I am sure that this response is also the response of many believers in God be God seen as Yahweh, the Father, or Allah. Many in all these traditions see God as best apprehended as love,  as merciful and compassionate above all else.  This being so I would hope given time and careful reflection religious based moral teaching could well change to recognise that medically assisted death could be seen as working with and not against God – just as religiously motivated morality has changed over other important issues. (Slavery, autocracy, gender equality and sexual orietation.)

Some however may continue to reject choosing a medically assisted death for themselves under all circumstances. Such a choice should be their right, but they should not have the right to stop others being able to choose.

Hospices and Palliative Care

Recently my brother died of a brain tumour in a hospice in Cape Town. Slightly younger than me he knew he was dying and both his son and my wife and I flew out to join him and his wife and daughter and to be with him while he still could appreciate seeing us. Before we flew in case he suddenly deteriorated I wrote to him at length saying how much he meant to me and reminding him of his many achievements. I am glad I did for he carried that letter in his pocket from then on. He was able at two social occasions to see close friends and family, discussed his affairs calmly and faced his coming end with great dignity – although with great sadness for he was only in his early sixties. After we left he deteriorated quickly and was admitted to the hospice as planned. There his condition was they said “stabilised” after ten days and they were about to send him home when he died in the early hours, alone.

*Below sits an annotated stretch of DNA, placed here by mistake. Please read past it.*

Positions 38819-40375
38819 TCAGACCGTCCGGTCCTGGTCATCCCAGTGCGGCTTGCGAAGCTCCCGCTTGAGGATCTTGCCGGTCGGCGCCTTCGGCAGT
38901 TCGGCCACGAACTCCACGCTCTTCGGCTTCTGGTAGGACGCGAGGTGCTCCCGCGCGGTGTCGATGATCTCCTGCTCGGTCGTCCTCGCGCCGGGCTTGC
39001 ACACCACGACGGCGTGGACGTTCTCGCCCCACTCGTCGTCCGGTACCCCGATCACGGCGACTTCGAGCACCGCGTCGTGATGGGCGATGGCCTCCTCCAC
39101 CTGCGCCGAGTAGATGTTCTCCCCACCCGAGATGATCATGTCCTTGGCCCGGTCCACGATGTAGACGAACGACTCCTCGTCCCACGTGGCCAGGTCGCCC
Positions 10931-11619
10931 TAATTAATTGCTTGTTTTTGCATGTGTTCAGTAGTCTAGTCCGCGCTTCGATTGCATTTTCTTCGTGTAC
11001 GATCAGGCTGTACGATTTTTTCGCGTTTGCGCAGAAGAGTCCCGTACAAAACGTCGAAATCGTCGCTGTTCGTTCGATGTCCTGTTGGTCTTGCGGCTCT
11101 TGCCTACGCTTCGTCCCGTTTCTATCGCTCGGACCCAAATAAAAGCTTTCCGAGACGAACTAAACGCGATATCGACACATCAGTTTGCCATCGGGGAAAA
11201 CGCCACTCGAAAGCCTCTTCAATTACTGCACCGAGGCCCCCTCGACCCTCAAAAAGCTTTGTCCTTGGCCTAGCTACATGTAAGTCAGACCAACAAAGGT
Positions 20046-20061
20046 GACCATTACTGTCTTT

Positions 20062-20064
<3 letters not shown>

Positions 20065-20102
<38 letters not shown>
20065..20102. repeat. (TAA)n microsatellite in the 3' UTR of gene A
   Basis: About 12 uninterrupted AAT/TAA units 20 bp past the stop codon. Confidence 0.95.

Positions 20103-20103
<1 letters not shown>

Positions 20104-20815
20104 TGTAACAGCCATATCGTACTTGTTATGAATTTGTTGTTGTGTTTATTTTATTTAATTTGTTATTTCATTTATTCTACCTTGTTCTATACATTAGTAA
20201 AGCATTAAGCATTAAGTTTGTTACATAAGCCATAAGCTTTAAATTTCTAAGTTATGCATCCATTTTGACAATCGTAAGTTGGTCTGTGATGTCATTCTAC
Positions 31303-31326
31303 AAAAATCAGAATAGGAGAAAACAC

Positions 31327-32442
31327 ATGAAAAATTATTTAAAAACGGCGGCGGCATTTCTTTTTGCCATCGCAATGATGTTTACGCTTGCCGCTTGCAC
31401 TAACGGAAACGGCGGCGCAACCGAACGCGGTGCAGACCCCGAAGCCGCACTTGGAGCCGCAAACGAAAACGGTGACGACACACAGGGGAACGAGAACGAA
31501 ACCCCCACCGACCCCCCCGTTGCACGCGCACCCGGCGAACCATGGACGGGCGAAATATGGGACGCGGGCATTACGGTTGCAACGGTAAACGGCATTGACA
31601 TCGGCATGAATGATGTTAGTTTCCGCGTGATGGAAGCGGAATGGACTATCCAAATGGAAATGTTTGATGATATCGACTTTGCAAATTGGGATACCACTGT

While the care given at the hospice was by all accounts excellent, would it not have been better if he had been able to choose if he wanted to take a soothing draft at home surrounded by those he loved? I do not know if he would, but the point is he had no such choice. He was given no option but to submit and let his illness take its course.

Since its foundation by Dr Cicely Saunders in the fifties and sixties the hospice movement has grown across the world bringing greatly improved care and understanding as regards the needs of the dying and their families. The focus is on pain management and maximising the quality of life for those with “life-limiting conditions”.  Cicely Saunders and the hospice movement have mainly dealt with cancer sufferers and have also been deeply influenced by her Christian faith and belief in the value of the person.  Following her lead however current hospice philosophy in this country is completely opposed to any form of voluntary or involuntary euthanasia, arguing that any patient properly cared for does not need it.  Added to that hospice staff has to constantly balance giving relief to pain against any suggestion that they might be hastening death by doing so.  This is because the law lays them open to investigation and possible prosecution by relatives. Depressingly I have heard it said by hospice nurses that those who threaten them with such action are often those who actually hardly ever or never visit the deceased.

Of course many will choose to accept hospice and palliative care at the end of their lives either in the home or the hospice. Such care can be and usually is  dedicated and excellent. What I am inclined to add is there should also be an option for those who choose to take leave of life before they get to that point.

Preventing the Dementia Tsunami ?